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Reggie on Black Friday success, why Red Dead Redemption 2 isn’t on Switch, Smash Bros. talk, more

Posted on December 11, 2018 by (@NE_Brian) in News, Switch

Hollywood Reporter is the latest outlet to have shared a few words with Nintendo of America president Reggie Fils-Aime. The two sides discussed Nintendo’s Black Friday success, why Red Dead Redemption 2 isn’t on Switch, the importance of having announced Joker for Smash Bros. Ultimate, and more.

We’ve rounded up highlights from the interview below. You can read the full discussion here.

On what made the five-day period around Black Friday such a huge success for Nintendo…

When you look at it compared to a year ago, we basically doubled our business over those five days.

I think it’s a number of things. First, consumers look at Black Friday as an opportunity to get their holiday purchasing going. They look at values out of the marketplace and for us, it was really important to message the type of value that we will have with Nintendo Switch during the holiday season. For Black Friday, specifically, we had a hardware bundle that included Mario Kart 8 Deluxe – arguably one of our best-selling games – a game that consumers are already voting with their wallets that they want. That bundle sold out immediately. Then, we had a strong dedicated offer for Cyber Monday and this was offering $35 in e-shop credit when you bought through the dot-com retailers. What we saw that was gratifying is that both of those deals sold out quickly and then consumers started buying stock at regular price. That’s what we expect to continue. There’s going to be no more significant deals for Nintendo Switch. We’re only in our second holiday and the consumer is indicating that, for them, this product, with this great alignment of software really is a must-have product and something that they need to have now.

On third-parties and ports…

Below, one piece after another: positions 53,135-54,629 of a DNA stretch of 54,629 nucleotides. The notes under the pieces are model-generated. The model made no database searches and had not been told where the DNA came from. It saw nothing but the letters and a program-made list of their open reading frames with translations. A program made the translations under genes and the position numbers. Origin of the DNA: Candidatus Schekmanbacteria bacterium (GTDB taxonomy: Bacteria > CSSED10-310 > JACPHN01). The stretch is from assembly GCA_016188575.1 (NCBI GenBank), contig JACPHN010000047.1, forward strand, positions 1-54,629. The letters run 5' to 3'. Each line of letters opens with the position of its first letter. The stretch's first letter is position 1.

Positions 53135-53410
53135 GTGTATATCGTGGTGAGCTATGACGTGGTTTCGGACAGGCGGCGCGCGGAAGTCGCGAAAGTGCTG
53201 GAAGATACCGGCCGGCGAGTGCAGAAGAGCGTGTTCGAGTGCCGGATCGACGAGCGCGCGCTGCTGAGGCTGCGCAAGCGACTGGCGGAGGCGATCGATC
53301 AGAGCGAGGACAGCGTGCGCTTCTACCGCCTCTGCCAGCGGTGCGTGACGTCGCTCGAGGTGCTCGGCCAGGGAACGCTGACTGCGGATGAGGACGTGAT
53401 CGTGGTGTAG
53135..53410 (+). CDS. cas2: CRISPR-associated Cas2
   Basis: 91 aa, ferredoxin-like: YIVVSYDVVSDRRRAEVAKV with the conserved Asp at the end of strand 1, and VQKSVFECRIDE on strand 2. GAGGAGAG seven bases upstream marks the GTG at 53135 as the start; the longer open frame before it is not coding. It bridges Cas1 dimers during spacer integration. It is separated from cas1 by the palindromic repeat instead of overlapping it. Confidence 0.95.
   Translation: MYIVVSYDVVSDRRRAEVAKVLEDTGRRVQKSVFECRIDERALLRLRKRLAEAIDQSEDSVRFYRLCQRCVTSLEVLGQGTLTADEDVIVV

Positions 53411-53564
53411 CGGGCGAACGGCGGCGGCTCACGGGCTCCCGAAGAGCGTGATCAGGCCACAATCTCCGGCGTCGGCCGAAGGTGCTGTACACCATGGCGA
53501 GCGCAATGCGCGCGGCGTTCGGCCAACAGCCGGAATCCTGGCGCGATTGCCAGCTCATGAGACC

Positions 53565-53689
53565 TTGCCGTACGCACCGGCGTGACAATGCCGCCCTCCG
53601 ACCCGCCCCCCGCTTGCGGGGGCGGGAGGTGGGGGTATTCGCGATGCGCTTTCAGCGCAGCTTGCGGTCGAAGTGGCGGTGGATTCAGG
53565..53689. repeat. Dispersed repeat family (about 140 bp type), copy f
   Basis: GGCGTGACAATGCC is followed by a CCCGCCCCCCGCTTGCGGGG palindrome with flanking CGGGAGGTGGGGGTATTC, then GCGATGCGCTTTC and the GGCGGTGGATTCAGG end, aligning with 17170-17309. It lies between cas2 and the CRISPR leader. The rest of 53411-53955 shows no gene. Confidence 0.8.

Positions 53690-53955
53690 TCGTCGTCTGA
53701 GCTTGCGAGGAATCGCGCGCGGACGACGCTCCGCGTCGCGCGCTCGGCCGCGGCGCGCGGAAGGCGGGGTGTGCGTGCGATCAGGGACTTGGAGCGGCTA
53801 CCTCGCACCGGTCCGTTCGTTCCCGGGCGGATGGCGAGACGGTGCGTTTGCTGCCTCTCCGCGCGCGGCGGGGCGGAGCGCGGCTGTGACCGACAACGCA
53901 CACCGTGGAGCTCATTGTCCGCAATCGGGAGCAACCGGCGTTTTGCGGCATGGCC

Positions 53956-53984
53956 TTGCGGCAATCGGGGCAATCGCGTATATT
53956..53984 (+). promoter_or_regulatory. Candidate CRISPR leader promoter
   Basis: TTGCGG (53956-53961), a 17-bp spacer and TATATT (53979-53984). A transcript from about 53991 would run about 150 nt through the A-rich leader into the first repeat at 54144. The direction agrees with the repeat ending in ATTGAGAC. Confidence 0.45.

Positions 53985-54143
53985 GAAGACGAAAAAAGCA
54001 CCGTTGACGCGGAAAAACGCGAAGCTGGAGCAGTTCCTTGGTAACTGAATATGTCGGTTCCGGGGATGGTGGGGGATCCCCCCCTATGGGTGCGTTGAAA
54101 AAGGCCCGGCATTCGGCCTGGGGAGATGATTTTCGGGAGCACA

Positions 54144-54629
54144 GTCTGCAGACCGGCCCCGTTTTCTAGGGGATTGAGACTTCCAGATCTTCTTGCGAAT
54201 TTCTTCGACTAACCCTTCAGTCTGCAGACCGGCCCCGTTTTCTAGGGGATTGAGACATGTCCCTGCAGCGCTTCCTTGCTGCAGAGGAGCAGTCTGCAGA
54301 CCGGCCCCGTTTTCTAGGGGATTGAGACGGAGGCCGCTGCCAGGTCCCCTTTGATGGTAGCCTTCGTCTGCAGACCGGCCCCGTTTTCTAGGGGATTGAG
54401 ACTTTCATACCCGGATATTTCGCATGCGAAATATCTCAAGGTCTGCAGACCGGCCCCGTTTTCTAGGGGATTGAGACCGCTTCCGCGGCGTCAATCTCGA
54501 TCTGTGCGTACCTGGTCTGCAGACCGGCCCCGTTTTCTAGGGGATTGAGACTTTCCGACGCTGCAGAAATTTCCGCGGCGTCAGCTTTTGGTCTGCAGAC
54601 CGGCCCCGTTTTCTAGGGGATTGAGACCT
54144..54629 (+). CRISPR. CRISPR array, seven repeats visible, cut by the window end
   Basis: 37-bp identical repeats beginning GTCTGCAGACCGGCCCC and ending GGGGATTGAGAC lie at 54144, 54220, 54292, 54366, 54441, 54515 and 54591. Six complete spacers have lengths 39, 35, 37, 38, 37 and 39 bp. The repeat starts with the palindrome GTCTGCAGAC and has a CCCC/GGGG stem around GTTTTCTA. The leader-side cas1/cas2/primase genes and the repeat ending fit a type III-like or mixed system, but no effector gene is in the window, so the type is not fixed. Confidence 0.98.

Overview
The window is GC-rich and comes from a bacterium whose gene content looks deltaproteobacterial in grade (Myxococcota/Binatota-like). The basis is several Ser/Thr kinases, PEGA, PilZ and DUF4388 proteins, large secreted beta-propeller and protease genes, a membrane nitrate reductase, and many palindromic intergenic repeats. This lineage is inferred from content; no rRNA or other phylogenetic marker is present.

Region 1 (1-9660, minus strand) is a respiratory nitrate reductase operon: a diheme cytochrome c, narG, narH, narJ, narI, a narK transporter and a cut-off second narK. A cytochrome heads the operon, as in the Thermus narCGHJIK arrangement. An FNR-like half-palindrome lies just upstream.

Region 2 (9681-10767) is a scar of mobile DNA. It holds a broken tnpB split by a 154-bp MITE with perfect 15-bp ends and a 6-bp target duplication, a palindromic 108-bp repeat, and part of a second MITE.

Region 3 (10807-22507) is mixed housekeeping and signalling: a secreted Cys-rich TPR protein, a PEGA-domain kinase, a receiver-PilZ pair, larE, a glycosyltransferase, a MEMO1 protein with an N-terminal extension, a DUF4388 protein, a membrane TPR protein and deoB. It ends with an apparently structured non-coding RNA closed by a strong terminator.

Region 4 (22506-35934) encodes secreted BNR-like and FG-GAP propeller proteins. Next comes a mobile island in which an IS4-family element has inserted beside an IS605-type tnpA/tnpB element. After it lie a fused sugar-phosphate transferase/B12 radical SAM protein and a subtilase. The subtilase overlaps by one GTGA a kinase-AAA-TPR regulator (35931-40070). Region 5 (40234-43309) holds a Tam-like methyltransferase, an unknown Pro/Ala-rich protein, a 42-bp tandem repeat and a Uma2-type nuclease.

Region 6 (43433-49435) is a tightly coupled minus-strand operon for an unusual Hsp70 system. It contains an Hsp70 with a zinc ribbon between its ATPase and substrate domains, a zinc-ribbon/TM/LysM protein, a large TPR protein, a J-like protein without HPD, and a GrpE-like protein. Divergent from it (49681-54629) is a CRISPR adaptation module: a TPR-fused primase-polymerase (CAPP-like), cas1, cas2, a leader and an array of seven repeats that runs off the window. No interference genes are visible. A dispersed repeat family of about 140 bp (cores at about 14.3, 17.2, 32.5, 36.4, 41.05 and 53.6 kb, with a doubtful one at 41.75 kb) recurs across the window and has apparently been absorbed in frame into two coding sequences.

First, let’s talk about third-party. From our perspective, we want all of the best third-party content to make it to our platform, whether that’s coming from the big publishers and developers or whether it’s the independent community. As an example, we’re thrilled that Celeste won [best independent game at the Game Awards] and Overcooked 2 won [best family game] and Dead Cells won [best action game]. These are all games that are on our platform and are performing exceptionally well for us. So, we want that content on our platform and we’re thrilled when Bethesda gives us the level of support that they have or Take-Two gives us the level of support that they have. Now, when it comes to games from previous Nintendo generations – It’s a statement of fact that the Wii U was not as successful as we hoped it would be and yet that platform had fantastic content. Now that the install base of Nintendo Switch is so much larger, it gives us an opportunity to bring those great games back and share it with consumers that maybe hadn’t participated in the previous generation. For us, we’re clear that, in terms of Nintendo-developed games, we want to bring new experiences from our best franchises to Nintendo Switch, and that’s what you see with Smash Bros. and Pokemon. We also want to make sure that if a consumer didn’t experience a great game, like Captain Toad, that we make it available on the platform as well. For third-party, big or small, we want all that best content to come.